Over the weekend, The Daily Beast exposed the identity of a day laborer and Trump supporter who allegedly edited a video of Rep. Nancy Pelosi to make it appear as though the Speaker of the House was drunk.* The Beast also published the man’s occupation, criminal history, and even interviewed his ex-girlfriend. Then, the site’s editor-in-chief went on CNN to brag about the “scoop.”
Many responded with alarm that a major media company would turn its considerable resources on a private, relatively anonymous citizen for mocking one of the most powerful people on the planet. The site’s defenders claim that personal details of the video creator’s life are newsworthy because otherwise people might think Russians were responsible. (Really?) Even if that were the case, you don’t have to publish the guy’s name to report that he’s an American. You certainly don’t have to interview his ex.
Perhaps that is why so many view The Daily Beast article as doxxing – the publishing of personally-identifying and often sensitive information intended to harm or punish the person being exposed. Publicizing gratuitous details about a person who exercises no real power is disproportionate and cruel. Indeed, the man said he tried to stay private in order to protect himself from retaliation for his political views.
“I’m in New York City,” he told the reporter. “Very liberal. People make judgments. I just don’t want to be linked to a conservative right-winger and be potentially denied services and stuff… People are nasty. You should see some of the messages that are coming in.”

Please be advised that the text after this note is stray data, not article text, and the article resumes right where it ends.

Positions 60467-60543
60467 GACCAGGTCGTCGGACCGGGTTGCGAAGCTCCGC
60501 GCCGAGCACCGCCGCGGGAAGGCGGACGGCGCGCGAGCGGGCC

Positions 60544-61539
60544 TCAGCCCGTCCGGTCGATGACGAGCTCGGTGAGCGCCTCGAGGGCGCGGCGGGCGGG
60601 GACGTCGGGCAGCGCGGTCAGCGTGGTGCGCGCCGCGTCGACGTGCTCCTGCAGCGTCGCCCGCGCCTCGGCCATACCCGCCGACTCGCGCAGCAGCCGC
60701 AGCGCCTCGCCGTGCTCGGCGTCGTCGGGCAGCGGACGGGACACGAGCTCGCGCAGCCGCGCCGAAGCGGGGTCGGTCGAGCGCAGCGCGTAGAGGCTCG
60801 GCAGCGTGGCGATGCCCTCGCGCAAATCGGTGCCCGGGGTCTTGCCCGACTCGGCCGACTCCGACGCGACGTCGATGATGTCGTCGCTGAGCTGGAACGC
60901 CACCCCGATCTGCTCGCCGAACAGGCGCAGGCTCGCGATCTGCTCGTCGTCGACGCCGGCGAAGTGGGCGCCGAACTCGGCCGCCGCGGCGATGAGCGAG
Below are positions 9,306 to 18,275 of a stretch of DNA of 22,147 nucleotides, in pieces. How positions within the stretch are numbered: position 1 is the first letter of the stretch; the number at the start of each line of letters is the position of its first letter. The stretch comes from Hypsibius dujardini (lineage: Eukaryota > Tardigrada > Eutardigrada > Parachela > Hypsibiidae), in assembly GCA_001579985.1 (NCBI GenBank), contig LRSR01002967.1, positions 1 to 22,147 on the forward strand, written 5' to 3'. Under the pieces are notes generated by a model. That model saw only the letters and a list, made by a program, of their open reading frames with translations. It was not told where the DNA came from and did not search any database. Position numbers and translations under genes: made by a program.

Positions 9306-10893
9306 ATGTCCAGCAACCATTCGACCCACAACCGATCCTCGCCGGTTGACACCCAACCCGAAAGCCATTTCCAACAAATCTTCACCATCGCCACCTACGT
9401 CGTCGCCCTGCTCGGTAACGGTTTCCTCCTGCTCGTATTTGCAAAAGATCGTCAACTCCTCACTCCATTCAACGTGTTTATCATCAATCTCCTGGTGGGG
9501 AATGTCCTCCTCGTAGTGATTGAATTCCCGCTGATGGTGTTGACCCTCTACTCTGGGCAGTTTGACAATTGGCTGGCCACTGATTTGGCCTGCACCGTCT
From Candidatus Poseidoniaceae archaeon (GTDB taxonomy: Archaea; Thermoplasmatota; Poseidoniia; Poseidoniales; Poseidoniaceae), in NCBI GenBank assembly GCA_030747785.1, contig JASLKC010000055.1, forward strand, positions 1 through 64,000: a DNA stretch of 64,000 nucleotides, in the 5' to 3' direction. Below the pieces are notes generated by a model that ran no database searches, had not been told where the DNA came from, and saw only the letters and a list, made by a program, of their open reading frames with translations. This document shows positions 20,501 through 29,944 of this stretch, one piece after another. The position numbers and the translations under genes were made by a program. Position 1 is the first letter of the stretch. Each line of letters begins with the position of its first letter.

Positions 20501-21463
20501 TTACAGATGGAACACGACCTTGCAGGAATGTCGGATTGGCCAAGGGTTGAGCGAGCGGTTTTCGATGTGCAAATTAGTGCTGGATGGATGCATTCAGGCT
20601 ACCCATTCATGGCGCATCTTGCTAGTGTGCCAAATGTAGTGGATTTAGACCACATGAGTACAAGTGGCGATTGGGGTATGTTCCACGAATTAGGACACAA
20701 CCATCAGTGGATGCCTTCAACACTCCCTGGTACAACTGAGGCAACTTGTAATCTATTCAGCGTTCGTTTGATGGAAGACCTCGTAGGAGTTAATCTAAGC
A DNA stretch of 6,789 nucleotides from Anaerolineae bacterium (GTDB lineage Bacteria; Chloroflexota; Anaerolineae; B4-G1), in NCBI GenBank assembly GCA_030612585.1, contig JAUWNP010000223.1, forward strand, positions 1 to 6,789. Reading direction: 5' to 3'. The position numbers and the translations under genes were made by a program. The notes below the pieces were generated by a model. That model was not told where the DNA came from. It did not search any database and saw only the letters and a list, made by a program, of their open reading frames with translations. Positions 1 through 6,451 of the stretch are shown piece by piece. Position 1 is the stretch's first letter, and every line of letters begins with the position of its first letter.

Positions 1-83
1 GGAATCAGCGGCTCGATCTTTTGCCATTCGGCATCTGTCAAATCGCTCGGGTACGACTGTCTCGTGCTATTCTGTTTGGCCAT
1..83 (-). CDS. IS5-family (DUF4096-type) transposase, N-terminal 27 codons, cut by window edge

People value their privacy, in politics as elsewhere. We vote in private booths. We celebrate anonymously-authored texts from history that speak truth to power. We join together in civic organizations and advocacy groups to speak as one, so that more powerful forces cannot divide and conquer us as individuals.
Yet on various fronts, privacy is under attack. The Institute for Free Speech is a stalwart critic of efforts to force advocacy groups to publish the names, addresses, occupations, and employers of their supporters. Proponents of these efforts claim they are focused on curtailing the influence of society’s wealthiest and most powerful individuals. Yet public exposure is most harmful to average people whose lives can be seriously affected by harassment and boycott campaigns.
As The Daily Beast article shows, name-and-shame tactics aren’t reserved for “megadonors” or those who wield actual power. Any American who mocks political leaders can wake up one day to find private and embarrassing details of their life broadcasted to the world at large. In the Internet age, the ramifications for public exposure are graver than ever.
All of this combines to foster a politics of personal destruction, disguised as mere transparency. That The Daily Beast would not only publish this article, but defend it in the face of widespread and warranted criticism, is a sign that no one is safe.